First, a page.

Compiler option TRUNC(BIN) could be used to treat COMP as COMP-5, but the MOVEs are another way to do it.

Since it is COBOL, the output must be in UPPER CASE (a lie, but just for fun).

HELLO WORLD!

OK, relented, now produces:

Hello, World!

Which, being an odd-number of characters, required some further changes, since we can't have odd-number-byte binary fields with this compiler. Look at that line of 13 Xs! It would normally be written as X(13), but can be as I've shown...

And ORTEXT is needed (or not OR, anyway) as a name because OR is a reserved word to the compiler (it means OR, of course).

These are EBCDIC values, not ASCII, since it is running on an EBCDIC-aware, and Big Endian, box.

Oh, COBOL requires lots of full-stops/periods. I left them out (they're banned) so got lots of compile messages. Just told the compiler to generate the code anyway (none of the messages relate to the object code).

Even without DIAGTRUNC, the messages are now up to 17...

  1  IGYDS1003-E   A "PROGRAM-ID" paragraph was not found. 
  Program-name "CBLNAM01" was assumed. 

  2  IGYDS1082-E   A period was required.  A period was assumed 
  before "DATA". 

  3  IGYDS1082-E   A period was required.  A period was assumed 
  before "01". 

                   Same message on line:     11 

  3  IGYDS1040-E   A data item was found in the "DATA DIVISION" 
                   before a section header was encountered. 
                   "WORKING-STORAGE SECTION" was assumed. 

  4  IGYDS1082-E   A period was required.  A period was assumed 
  before "05". 

                   Same message on line:      5      6      7      8
                   9     10     12     13 

 14  IGYDS1082-E   A period was required.  A period was assumed 
 before "PROCEDURE". 

 15  IGYPS2145-E   A period was required.  A period was assumed 
 before "MOVE". 

 23  IGYSC1082-E   A period was required.  A period was assumed 
 before "END OF PROGRAM". 
share|improve this answer
1  
I don't think - is allowed –  mniip Mar 5 at 19:00
1  
Good point. Fixing. Habits. –  Bill Woodger Mar 5 at 19:06
    
@mniip Mmmm.... a little more tricky... I'll have to fix up the WORKING-STORAGE later. I have to leave now... –  Bill Woodger Mar 5 at 19:09
    
@mniip Fixed now. Thanks. –  Bill Woodger Mar 5 at 22:07
1  
I laughed at "Since it is COBOL, the output must be in UPPER CASE". Nice work! –  Jonathan Van Matre Mar 13 at 16:56

Polyglot: HQ9+, H9+, HQ9++, CHIQRSX9+, HQ9+B and HQ9+2D (1 byte)

H

Thank you @victor for the list of languages.

share|improve this answer
4  
This is a polyglot. It works too in H9+, HQ9++, CHIQRSX9+, HQ9+B and HQ9+2D. –  Victor Mar 6 at 4:43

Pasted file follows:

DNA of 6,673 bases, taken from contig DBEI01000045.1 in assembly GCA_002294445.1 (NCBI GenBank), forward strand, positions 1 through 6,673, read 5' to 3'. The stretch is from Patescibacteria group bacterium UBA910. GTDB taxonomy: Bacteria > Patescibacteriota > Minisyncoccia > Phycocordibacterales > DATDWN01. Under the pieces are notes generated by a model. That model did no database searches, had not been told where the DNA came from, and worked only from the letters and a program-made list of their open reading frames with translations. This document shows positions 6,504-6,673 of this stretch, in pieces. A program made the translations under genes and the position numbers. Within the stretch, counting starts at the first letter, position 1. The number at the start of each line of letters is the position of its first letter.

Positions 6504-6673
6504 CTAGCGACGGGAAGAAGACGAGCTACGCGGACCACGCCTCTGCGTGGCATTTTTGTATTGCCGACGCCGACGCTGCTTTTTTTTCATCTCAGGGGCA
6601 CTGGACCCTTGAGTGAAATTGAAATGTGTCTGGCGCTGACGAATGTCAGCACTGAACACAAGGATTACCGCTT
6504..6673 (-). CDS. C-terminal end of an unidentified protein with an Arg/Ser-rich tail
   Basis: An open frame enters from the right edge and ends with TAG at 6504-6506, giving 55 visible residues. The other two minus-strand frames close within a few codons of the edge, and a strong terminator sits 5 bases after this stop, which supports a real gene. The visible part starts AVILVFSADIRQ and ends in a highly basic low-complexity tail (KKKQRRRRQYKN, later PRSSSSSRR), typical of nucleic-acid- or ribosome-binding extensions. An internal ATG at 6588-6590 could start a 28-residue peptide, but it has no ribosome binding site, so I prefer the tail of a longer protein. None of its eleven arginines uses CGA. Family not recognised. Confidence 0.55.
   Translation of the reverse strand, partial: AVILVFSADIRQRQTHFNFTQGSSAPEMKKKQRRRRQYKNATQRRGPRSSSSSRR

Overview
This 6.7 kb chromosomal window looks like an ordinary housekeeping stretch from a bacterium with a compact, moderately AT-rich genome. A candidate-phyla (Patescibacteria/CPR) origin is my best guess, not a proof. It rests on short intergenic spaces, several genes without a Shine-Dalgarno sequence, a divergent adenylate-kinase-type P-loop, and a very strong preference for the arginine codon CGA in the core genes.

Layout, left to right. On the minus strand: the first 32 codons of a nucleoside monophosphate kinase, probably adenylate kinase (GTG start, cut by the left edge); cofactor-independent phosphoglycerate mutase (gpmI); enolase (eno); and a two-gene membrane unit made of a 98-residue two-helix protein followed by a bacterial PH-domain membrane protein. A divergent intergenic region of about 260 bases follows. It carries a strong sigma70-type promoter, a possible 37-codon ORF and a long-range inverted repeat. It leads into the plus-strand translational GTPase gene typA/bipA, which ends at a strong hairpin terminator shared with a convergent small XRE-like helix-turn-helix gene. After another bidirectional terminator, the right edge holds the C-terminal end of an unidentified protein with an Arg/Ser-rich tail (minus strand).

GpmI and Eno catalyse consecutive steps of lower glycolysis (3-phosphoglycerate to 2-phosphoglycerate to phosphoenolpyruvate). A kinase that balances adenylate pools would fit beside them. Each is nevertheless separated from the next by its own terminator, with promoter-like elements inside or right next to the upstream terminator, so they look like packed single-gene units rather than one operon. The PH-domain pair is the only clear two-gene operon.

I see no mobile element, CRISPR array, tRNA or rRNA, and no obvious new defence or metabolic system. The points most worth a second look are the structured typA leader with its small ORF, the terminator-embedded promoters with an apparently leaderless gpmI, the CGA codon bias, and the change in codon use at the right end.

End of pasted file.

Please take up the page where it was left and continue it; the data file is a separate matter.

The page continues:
I'm pretty sure it also works in Hello. –  Tungsten Mar 7 at 17:15
3  
It works in any language that you invent. –  Sampriti Panda Mar 7 at 17:16
1  
I didn't invented anything... –  Ismael Miguel Mar 7 at 18:14
2  
Unfortunately the output is "hello, world" (esolangs.org/wiki/HQ9%2B), or according to this interpreter "Hello world." (almnet.de/esolang/hq9plus.php) To get "Hello, world!" you might need to increment the accumulator a few times. –  tttppp Mar 10 at 10:03

Python

So what, we just assume everybody reads horizontally? For those users who like to read vertically:

print chr(72) 
print chr(101)
print chr(108)
print chr(108)
print chr(111)
print chr(44)
print chr(32)
print chr(87)
print chr(111)
print chr(114)
print chr(108)
print chr(100)
print chr(33)
share|improve this answer
    
+1 and hahaha! This question had so many downvotes at the beginning, because people believed it was impossible. I don't know Python, but given all the moaning I couldn't believe it was THAT easy in such a common language. –  steveverrill Mar 5 at 19:44
1  
I just wrote the exact same code before this answer was posted. I refreshed to post my answer and found this... –  grovesNL Mar 5 at 19:45
1  
@steveverrill The moaning wasn't for no reason. There's not a single answer here that would have passed the original rules (no braces/parens/brackets, no characters repeated more than once) –  Geobits Mar 5 at 19:47
1  
@grovesNL If it makes you feel better, this is the first thing I've ever used python for. I spent a while combing through docs, trying to figure out if there was any feasible way to concat them into one line before posting. –  Geobits Mar 5 at 19:48
    
@Geobits sys.stdout.write is the standard way to output text without newlines in most versions on Python (the behavior is slightly changed in 3.0). We can't do that here because of the periods. –  grovesNL Mar 5 at 20:05

Ruby (using only alnums and whitespace)

putc 72
putc 101
putc 108
putc 108
putc 111
putc 44
putc 32
putc 87
putc 111
putc 114
putc 108
putc 100
putc 33

Output: Hello, World!

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OMGROFL

I'm a big fan of esoteric languages. Luckily OMGROFL is alphanumeric:

lol iz 72
rofl lol
lol iz 101
rofl lol
lol iz 108
rofl lol
rofl lol
lool iz 111
rofl lool
loool iz 44
rofl loool
loool iz 32
rofl loool
loool iz 87
rofl loool
rofl lool
lool iz 114
rofl lool
rofl lol
lol iz 100
rofl lol
lol iz 33
rofl lol
stfu

The iz command sets a value to a variable, in this case lol, lool and loool serve as variables...

The rofl command echoes out the ASCII equivalent to the number stored in the variable.